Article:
What is a Real Estate Closing?
A real estate closing is the day you finally get the keys to your new place. The end of the process of buying a home or other property, it is the final transfer of keys and money. This can be a confusing process for both buyers and sellers, especially if you’re a first-time buyer. Depending on the circumstances, there may be dozens of different forms needed during the closing, whether you’re buying the property outright or getting a mortgage to cover the costs.
If you’re taking out a mortgage, this will add several documents to the closing process. The first is the Truth in Lending statement, which outlines the interest rate, APR, and amount financed, and will also tell you the total cost over the lifetime of the loan. A similar document known as the monthly payment letter breaks down your monthly payment into the amounts paid towards the principal, interest, taxes, insurance, and other costs. The Real Estate Settlement Act, also known as the HUD-1 statement or Uniform Settlement Statement, is a required document that discloses all settlement costs.
In addition to these informational documents, there are several important forms to sign in order to receive the loan. The Note is the document that you sign agreeing to the loan and guaranteeing that you’ll pay back the amount borrowed. The document actually known as the mortgage puts a lien on the house as security for the loan, allowing the bank to foreclose if you don’t pay the loan.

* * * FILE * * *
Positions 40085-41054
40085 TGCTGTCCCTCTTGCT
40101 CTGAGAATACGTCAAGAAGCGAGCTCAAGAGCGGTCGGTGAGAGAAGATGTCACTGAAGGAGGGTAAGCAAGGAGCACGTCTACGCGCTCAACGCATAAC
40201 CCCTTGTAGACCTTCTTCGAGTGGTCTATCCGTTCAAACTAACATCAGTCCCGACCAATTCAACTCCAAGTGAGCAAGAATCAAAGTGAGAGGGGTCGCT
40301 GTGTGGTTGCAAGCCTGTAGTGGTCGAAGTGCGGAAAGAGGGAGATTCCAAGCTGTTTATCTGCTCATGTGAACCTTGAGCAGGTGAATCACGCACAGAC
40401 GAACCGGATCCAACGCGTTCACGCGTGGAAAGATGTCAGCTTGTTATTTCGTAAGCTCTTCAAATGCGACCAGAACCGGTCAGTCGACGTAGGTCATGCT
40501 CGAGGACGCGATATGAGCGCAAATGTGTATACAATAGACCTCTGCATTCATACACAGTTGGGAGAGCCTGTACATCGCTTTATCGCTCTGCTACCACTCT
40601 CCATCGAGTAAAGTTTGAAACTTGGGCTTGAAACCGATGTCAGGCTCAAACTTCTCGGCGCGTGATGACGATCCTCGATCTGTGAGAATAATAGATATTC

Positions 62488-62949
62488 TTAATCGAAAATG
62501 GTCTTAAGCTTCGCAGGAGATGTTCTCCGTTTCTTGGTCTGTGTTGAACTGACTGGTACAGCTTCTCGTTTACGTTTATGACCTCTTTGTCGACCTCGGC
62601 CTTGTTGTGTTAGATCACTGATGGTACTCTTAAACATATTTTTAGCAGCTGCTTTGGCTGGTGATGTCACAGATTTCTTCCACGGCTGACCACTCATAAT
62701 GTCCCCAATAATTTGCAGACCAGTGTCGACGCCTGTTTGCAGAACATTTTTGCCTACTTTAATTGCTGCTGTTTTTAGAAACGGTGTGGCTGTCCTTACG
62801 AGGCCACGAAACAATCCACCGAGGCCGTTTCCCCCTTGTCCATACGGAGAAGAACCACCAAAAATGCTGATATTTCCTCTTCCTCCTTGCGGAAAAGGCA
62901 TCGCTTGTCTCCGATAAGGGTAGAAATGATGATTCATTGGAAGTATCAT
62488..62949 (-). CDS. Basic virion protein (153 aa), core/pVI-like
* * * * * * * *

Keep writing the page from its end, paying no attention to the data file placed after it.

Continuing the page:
Home Transfer Documents
Whether you are taking out a loan in order to purchase real estate or are paying for it outright, there are several documents needed to transfer ownership of the property. First is the deed, which is the document that transfers ownership of real estate. It contains the legal description of the property, along with buyers’ and sellers’ names. A ‘warranty deed,’ the most common type, is a deed containing the seller’s guarantee that he has the right to sell the property. The title is the official document that says who owns the property. There are a number of other documents that you will receive during the real estate closing, such as:
- Title insurance. This policy is issued after a search through the public records that may affect the seller’s ability to transfer the real estate
- Tax and utility receipts.
- Proration agreement. This document outlines who will pay the costs (such as utilities or homeowner’s association dues) for the month of the sale. Often, one party pays these costs, and the other party reimburses them for the amount of time that the home was in their name during that month.
- Certificate of Occupancy. This certifies that the building inspector has found the building to comply with all zoning regulations and building codes
- Name affidavit, a legal document saying that you are who you say you are.
- Acknowledgment of reports. This document assures that the buyer has seen all reports related to the property, such as surveys and a termite inspection. These reports may themselves also be included in the closing paperwork.
- Miscellaneous documents can include a flood insurance policy, hazard insurance policy, homeowner’s insurance proof (known as a ‘binder’), septic letter, well letter, and homebuyer’s warranty, among other documents depending on the circumstances of the sale.
What else will I need?
Don’t forget to bring money (in the form of a cashier’s check) to pay for any closing costs you are responsible for, along with photo ID. Finally, don’t forget to exchange all keys once you’ve signed the necessary documents at the closing.